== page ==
ICar or NoCar? Apple Car Project Hit With Layoffs, Future Uncertain

Steph Willems
by Steph Willems
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icar or nocar apple car project hit with layoffs future uncertain

Apple’s self-driving car project seems to have reached the point in a TV show where new actors take on old roles and the script flies out the window.

According to the New York Times, the tech giant’s Project Titan has been hit with a slew of layoffs, leaving several areas of the project boarded up and in the dark.

Is the shadowy Apple car, once the dream of nerds everywhere, powering down?

News of the layoffs, described by an Apple employee as being in the dozens, comes after project leaders seemed to pull a mid-summer U-turn. After Bob Mansfield took the lead on the project back in July, reports arose of a sudden change in direction. The focus of Project Titan reportedly switched from building an autonomous car to developing autonomous car technology.

Sources claim Apple employees were told that the layoffs are part of a “reboot” of the self-driving electric car project.

This, after repeated pushbacks of the release date of a real, physical vehicle, be it prototype or production. Is it time to stop speculating on what form the mysterymobile will take?

Sources claim the company already has several fully autonomous vehicles currently undergoing testing, though it isn’t clear if Apple designed the vehicles — not the autonomous technology — in-house. The testing takes place on closed tracks, which explains the lack of spy photos.

The question plaguing Apple (one mentioned by company sources) is what exactly can the company produce that isn’t already in development by a number of other companies? Several automakers, as well as tech companies like Google and ride-hailing company Uber, have self-driving car projects underway.

Steph Willems
Steph Willems

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28 of 43 comments
  • Chocolatedeath Chocolatedeath on Sep 12, 2016

    IMO, Apple, Google and some of the others need to stay in their lanes..They both make great software and IMO if they just partnered with a OEM to develop their plans and then license it to all that will take it. Auto OEM's know far less about software than Google or APple and vice versa. At this point I expected Google to approach an AUTO OEM and present what they have to them and ask if they are willing to license it. I love Ford but I wouldn't do this with them as their are known for partnering and once they get to a certain point back out with all the information they learned to "create" their own stuff. They did it with Ecoboost, truck hybrid units with Toyota and also the Hydraulic Hybrid they were working on with the Gov.

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    • VoGo VoGo on Sep 13, 2016

      @JustPassinThru Right wingers hate tax relief for hard working Americans when it helps save the planet from climate change because it threatens their backers' business model.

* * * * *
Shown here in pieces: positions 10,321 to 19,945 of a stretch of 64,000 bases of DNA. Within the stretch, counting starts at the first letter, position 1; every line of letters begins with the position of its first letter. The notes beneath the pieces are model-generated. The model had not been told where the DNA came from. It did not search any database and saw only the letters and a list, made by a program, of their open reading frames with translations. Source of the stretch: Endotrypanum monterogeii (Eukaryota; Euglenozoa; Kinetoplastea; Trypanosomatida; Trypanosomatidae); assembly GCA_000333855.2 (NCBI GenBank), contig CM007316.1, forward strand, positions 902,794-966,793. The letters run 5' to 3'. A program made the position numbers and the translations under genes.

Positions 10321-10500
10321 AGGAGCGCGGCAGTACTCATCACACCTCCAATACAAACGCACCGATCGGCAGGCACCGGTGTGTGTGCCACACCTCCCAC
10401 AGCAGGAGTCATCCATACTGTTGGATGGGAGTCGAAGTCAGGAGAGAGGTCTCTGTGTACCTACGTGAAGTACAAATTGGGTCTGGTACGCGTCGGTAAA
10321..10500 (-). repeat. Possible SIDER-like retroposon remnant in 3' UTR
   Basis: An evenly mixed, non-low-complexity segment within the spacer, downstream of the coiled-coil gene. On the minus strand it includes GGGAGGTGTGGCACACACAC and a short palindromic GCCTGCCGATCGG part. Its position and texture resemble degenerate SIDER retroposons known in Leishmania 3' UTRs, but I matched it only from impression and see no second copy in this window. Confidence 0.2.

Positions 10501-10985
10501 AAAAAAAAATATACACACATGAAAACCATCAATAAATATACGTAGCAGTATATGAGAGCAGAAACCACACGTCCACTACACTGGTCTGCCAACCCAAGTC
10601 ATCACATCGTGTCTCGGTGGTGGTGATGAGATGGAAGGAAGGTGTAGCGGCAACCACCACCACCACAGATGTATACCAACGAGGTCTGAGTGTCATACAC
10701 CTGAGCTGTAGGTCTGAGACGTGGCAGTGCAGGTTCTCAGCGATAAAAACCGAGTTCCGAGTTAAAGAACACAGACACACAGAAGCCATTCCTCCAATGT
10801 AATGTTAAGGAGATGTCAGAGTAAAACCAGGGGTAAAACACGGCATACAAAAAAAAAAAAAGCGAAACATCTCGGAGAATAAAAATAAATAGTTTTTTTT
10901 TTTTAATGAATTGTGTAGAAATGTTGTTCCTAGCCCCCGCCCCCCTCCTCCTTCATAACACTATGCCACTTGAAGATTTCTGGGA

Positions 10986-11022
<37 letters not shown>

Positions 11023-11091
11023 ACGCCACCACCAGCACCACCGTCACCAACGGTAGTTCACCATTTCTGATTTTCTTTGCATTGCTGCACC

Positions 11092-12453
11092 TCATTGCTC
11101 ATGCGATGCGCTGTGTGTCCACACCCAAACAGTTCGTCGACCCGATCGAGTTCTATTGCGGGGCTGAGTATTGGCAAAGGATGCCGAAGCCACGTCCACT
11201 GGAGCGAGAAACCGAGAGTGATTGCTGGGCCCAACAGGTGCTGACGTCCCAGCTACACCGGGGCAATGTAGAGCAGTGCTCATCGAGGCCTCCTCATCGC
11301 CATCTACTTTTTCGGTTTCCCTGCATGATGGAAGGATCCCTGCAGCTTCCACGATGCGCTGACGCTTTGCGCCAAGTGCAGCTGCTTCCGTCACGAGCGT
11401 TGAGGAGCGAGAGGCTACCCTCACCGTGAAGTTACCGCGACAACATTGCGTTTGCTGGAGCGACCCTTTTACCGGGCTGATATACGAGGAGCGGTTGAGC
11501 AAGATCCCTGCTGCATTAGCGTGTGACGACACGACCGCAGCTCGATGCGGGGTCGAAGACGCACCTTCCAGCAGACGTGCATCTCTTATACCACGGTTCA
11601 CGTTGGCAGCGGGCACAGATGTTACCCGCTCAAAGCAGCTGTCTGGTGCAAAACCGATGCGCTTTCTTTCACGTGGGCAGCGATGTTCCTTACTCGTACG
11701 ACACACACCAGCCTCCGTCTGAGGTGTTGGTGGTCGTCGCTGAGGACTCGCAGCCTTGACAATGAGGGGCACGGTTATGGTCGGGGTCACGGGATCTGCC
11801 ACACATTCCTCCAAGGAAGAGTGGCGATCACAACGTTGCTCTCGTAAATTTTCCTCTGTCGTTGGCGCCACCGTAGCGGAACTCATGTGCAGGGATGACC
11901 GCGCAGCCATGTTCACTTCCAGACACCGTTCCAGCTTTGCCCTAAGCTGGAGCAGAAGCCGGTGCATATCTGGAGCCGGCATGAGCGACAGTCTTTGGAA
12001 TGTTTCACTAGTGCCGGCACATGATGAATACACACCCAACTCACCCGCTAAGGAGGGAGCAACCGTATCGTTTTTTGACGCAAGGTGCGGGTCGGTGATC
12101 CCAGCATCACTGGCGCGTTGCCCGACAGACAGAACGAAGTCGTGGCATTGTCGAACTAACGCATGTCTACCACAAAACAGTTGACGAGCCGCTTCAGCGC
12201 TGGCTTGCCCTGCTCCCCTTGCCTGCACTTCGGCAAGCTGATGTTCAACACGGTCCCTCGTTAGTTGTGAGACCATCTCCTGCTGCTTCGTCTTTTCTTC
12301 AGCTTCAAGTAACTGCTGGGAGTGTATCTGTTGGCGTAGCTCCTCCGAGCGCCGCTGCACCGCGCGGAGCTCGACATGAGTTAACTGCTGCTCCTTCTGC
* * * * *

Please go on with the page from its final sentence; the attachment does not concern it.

• Voyager Voyager on Sep 12, 2016

    Apple's CEO Tim Cook is no visionary like Steve Jobs was. His initial thought was, let's poach away from the competition the best engineers and designers, and we'll come up with something. WRONG! You need to have a vision first. Most designers are just stylists with an attitude. Engineers lack outside the box imagination. It's what you need. http://evworld.com/blogs.cfm?blogID=1351

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    • NoGoYo NoGoYo on Sep 13, 2016

      @NoGoYo No, that's the Note. Galaxy S7 (what I have) is fine.

  • Dal20402 Dal20402 on Sep 12, 2016

    On the one hand, this shows guts and honesty on Tim Cook's part. On the other hand, it seems clear that this has taken a great deal of Apple's R&D attention over the last couple of years, and you wonder what other companies have been doing in Apple's core space during that time. Apple is lucky in that its competition is a bunch of PC and phone OEMs that usually can't shoot straight and that still (especially in the PC space) struggle with the basics of design, but that won't last forever. This puts Apple under a whole lot of pressure to figure out the Next Thing very quickly indeed.

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    • Whitworth Whitworth on Sep 12, 2016

      @WheelMcCoy I didn't need to spend a billion dollars of shareholder money to know Apple Computers shouldn't be manufacturing automobiles. Apple should just use their surplus to buy back shares rather throw it around on dumb projects that lead nowhere.

  • Whitworth Whitworth on Sep 12, 2016

    It was incredibly stupid for Apple to get anywhere near the idea of actually producing automobiles. It makes about as much sense as them getting in the airline business. Apple has gone in a lot of dumb directions since Tim Cook became CEO. I guess "courage" these days is not having a headphone jack.